Our Work and Mission
Movement Rights is a women- and Indigenous-led organization, focused on advancing frontline-led climate justice, Indigenous Rights, and the Rights of Nature. Movement Rights is founded on the idea that we must align human law (and culture) with the laws of the natural world—the future of humanity depends on it. Since our inception in December 2014, we have established our work as a vital and respected piece of the climate justice mosaic. We know no single part of our movements for justice can win on its own—we believe in the power of frontline leadership and true solidarity, sharing and integrating strategies, tactics, resources and learning from each other. We are strategically small, because it allows us to support the communities we work with in ways that ensure the leadership and our resources stay with and empower them.
Our Depth of Work
Worked on the first countywide law banning fracking by recognizing the rights of nature in California;
Created and organized a new model of climate and rights of nature convening. With over 40 partners and 250 participants The Frontline Oil and Gas (FOG) Conference.
Co-founded and serve on the executive committee for the Global Alliance for the Rights of Nature including co-organizing five international tribunals.
Provided systemic critiques and inspiring models of solutions through fact-finding delegations, community trainings, and in-depth reports.
We hold leadership roles in organizing state-wide anti-fossil fuel and climate change mobilizations, street actions and civil disobedience with coalition partners.
Indigenous Rights have never been more important for all humanity. Our survival means placing human activities within the boundaries of the Earth’s ability to absorb our impacts and protect the system of life for future generations. Over 80% of the world’s biodiversity is protected by Indigenous peoples whose ancestral relationship and responsibilities to Earth’s system of life remains intact. Despite centuries of colonization, stolen territories, forced assimilation and genocide, Indigenous Peoples retain their Right to their distinctive cultural heritage, ancestral knowledges, languages, land and traditional practices. Indigenous Rights are at the center of our work confronting colonial systems of oppression through our campaigns, conferences, social media, webinars, reports and more.
- UN Declaration on the Rights of Indigenous Peoples (UNDRIP) entitles Indigenous people to determine the outcome of decision-making that affects them.
- The Land Back Movement is decolonizing land by putting it back in the hands of ancestral protectors.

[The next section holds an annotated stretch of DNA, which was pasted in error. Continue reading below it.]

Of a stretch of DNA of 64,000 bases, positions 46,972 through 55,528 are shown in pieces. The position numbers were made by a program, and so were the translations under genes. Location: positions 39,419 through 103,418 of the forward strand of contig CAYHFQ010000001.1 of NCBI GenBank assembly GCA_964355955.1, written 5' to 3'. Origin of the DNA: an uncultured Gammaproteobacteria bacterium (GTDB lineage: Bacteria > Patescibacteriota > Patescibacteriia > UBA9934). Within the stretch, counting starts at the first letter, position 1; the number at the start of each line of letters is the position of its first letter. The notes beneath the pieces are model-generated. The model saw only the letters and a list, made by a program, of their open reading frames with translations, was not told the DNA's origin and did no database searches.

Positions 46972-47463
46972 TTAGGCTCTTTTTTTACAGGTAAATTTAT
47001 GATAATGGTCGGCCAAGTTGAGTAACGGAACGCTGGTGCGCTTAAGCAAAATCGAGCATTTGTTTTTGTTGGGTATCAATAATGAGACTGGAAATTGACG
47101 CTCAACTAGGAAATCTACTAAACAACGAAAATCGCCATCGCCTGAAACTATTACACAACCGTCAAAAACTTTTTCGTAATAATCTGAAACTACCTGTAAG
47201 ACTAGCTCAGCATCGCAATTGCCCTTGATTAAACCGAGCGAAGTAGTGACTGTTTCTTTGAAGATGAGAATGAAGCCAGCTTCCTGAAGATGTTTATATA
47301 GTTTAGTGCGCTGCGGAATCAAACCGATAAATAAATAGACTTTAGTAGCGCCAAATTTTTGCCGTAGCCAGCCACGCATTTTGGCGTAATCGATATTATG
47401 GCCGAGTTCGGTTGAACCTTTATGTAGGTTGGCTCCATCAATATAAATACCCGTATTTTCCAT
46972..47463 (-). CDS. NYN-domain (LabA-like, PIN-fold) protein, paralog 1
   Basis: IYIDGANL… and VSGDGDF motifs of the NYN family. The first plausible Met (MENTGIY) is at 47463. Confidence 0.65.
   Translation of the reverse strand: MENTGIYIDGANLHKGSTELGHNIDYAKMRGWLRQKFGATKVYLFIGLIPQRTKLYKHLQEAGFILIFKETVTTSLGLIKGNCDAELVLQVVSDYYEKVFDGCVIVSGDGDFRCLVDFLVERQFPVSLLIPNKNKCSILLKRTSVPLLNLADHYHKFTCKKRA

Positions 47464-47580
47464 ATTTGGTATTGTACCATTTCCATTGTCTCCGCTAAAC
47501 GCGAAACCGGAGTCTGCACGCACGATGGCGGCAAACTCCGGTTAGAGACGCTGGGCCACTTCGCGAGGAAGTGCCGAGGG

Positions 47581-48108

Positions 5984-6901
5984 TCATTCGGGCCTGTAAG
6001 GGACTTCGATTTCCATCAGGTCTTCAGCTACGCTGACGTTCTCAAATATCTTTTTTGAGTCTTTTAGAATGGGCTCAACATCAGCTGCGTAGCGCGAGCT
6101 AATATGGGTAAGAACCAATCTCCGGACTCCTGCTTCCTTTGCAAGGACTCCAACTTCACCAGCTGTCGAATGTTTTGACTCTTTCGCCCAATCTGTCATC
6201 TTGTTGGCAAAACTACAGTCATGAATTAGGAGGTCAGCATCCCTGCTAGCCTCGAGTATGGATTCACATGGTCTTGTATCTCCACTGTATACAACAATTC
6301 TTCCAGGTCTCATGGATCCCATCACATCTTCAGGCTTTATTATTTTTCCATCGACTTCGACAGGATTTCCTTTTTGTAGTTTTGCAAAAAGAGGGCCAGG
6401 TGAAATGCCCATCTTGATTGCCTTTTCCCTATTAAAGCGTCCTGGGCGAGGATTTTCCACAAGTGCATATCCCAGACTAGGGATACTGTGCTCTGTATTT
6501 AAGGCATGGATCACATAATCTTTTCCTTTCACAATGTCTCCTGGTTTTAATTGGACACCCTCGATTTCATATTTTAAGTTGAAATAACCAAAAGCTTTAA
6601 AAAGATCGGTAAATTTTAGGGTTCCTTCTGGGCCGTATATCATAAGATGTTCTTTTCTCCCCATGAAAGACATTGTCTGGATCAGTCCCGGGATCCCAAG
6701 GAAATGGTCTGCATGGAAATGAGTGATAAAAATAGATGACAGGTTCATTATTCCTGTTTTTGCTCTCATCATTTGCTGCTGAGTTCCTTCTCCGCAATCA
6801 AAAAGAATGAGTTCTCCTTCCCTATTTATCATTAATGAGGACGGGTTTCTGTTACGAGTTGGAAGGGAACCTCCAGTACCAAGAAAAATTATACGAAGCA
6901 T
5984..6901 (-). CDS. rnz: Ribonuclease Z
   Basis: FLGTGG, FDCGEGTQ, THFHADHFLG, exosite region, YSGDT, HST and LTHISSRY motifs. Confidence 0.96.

- Rescind the Doctrine of Discovery
- An Indigenous Peoples’ History of the United States by Roxanne Dunbar Ortiz
Rights of Nature
Much like stolen people and women were once considered property, current law almost everywhere “sees” nature as human or corporate-owned property, legalizing environmental destruction and climate crisis. Rights of Nature is at once a culture shift based on traditional Indigenous knowledge, and a legal framework that recognizes ecosystems as holistic rights-bearing entities with legal standing in court. Now law in 23 countries, it has stopped fossil fuel projects, mining, dams, and more. Indigenous-led Rights of Nature is a critical part of legal and culture shift, and connects with other powerful movements including Land Back, Just Transition, and confronting fossil fuels to name a few. We work with tribal communities through: Intertribal Rights of Nature (IRON) Forums, organizing and legal assistance, webinars, reports, fact finding delegations, media, conferences, and more.
- Universal Declaration on the Rights of Mother Earth (UNDROME)
- The Stillheart Declaration: Rights of Nature and the Economics of the Biosphere
- Movement Rights sits on the Executive Committee of the Global Alliance for the Rights of Nature (GARN), where Casey Camp Horinek co-chairs the Indigenous Council.
- Movement Rights sits on the International Rights of Nature Tribunal Judges panel
How we treat the Earth is how we treat each other. We cannot truly address climate crisis if we separate the struggles for social, economic, cultural, racial and environmental justice. Indigenous, Black, People of Color, and low-income communities are the most impacted and are also the first to put their bodies on the line to protect the Earth, water, and future generations. We are accountable to them and their leadership as we confront systems of oppression. Our work includes solidarity events and direct action, convening frontline gatherings, confronting false solutions such as carbon trading, media analysis, participating at UN Climate (COP) events, and more.